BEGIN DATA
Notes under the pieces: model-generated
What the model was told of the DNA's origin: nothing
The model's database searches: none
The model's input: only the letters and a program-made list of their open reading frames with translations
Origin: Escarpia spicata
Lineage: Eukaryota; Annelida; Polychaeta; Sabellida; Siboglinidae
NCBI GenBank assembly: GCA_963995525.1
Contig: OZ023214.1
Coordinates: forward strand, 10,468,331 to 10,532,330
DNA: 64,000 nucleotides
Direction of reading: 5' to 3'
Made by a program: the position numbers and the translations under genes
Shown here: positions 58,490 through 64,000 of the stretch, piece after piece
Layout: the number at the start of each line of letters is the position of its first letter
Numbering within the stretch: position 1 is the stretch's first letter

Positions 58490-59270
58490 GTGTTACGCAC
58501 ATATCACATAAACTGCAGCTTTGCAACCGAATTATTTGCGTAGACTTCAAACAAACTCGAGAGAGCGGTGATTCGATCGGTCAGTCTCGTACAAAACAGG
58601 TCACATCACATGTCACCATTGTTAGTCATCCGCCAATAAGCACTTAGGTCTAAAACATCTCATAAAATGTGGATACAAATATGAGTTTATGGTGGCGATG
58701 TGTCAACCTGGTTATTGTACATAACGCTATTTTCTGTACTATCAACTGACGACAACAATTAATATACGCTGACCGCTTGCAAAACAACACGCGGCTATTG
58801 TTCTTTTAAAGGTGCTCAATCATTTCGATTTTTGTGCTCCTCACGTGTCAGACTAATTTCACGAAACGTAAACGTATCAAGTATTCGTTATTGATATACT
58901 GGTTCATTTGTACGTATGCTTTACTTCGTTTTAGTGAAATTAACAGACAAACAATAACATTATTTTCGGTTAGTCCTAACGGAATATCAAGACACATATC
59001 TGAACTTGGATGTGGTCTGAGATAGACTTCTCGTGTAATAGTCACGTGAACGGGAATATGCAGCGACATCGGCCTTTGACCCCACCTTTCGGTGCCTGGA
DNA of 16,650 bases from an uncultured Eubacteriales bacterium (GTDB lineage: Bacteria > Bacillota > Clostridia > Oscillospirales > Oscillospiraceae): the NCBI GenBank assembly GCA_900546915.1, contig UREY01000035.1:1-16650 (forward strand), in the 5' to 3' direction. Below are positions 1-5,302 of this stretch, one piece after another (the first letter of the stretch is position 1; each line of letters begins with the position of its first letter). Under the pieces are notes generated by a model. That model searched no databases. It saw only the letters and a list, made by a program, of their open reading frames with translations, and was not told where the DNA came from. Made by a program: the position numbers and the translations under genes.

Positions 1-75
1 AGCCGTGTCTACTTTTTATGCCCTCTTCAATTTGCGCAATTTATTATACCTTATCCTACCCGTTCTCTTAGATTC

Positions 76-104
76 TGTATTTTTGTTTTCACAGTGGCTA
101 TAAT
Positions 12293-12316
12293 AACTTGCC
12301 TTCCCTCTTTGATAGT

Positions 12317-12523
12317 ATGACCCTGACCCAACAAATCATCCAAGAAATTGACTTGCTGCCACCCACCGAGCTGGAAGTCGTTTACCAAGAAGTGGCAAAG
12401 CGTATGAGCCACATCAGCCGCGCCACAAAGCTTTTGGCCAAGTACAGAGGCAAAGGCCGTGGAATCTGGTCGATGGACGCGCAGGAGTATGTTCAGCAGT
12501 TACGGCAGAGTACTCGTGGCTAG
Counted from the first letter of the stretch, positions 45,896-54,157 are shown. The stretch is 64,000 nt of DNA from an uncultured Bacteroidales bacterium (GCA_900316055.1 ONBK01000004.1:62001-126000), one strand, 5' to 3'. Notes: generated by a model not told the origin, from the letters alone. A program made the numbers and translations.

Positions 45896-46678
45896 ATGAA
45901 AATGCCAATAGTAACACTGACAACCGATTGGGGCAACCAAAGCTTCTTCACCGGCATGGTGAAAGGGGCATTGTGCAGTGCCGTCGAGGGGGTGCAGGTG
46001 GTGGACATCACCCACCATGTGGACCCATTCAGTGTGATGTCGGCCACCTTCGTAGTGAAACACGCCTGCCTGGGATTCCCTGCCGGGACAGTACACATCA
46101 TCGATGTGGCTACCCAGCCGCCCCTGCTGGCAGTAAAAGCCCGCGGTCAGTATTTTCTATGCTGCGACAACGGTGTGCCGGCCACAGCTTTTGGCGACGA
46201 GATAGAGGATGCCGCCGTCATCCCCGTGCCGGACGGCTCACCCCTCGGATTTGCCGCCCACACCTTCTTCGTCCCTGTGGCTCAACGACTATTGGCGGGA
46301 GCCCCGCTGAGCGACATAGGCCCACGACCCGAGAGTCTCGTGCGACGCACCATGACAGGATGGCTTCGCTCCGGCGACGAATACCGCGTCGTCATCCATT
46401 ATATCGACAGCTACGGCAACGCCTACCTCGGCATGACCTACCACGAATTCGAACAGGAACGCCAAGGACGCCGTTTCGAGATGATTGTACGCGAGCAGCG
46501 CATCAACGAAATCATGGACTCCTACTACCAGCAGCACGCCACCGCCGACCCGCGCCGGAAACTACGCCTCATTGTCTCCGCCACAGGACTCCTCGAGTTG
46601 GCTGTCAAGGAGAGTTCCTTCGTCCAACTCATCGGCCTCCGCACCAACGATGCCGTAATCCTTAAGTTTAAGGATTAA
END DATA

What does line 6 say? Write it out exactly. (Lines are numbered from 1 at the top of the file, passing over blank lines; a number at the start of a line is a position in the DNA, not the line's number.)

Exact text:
Lineage: Eukaryota; Annelida; Polychaeta; Sabellida; Siboglinidae